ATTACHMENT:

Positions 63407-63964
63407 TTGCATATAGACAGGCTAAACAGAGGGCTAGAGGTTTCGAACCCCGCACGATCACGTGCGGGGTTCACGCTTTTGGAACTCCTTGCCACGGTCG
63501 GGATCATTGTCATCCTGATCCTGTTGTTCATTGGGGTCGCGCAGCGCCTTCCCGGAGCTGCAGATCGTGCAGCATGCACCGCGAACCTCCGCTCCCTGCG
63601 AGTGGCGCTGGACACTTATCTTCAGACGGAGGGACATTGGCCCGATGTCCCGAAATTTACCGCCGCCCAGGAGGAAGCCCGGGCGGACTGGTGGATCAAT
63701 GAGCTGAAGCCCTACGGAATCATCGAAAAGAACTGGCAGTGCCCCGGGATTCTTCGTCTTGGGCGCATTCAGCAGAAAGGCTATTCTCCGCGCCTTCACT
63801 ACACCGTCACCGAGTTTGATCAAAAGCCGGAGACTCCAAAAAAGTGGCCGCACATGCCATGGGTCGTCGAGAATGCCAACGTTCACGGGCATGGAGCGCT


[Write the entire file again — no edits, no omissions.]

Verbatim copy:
Positions 63407-63964
63407 TTGCATATAGACAGGCTAAACAGAGGGCTAGAGGTTTCGAACCCCGCACGATCACGTGCGGGGTTCACGCTTTTGGAACTCCTTGCCACGGTCG
63501 GGATCATTGTCATCCTGATCCTGTTGTTCATTGGGGTCGCGCAGCGCCTTCCCGGAGCTGCAGATCGTGCAGCATGCACCGCGAACCTCCGCTCCCTGCG
63601 AGTGGCGCTGGACACTTATCTTCAGACGGAGGGACATTGGCCCGATGTCCCGAAATTTACCGCCGCCCAGGAGGAAGCCCGGGCGGACTGGTGGATCAAT
63701 GAGCTGAAGCCCTACGGAATCATCGAAAAGAACTGGCAGTGCCCCGGGATTCTTCGTCTTGGGCGCATTCAGCAGAAAGGCTATTCTCCGCGCCTTCACT
63801 ACACCGTCACCGAGTTTGATCAAAAGCCGGAGACTCCAAAAAAGTGGCCGCACATGCCATGGGTCGTCGAGAATGCCAACGTTCACGGGCATGGAGCGCT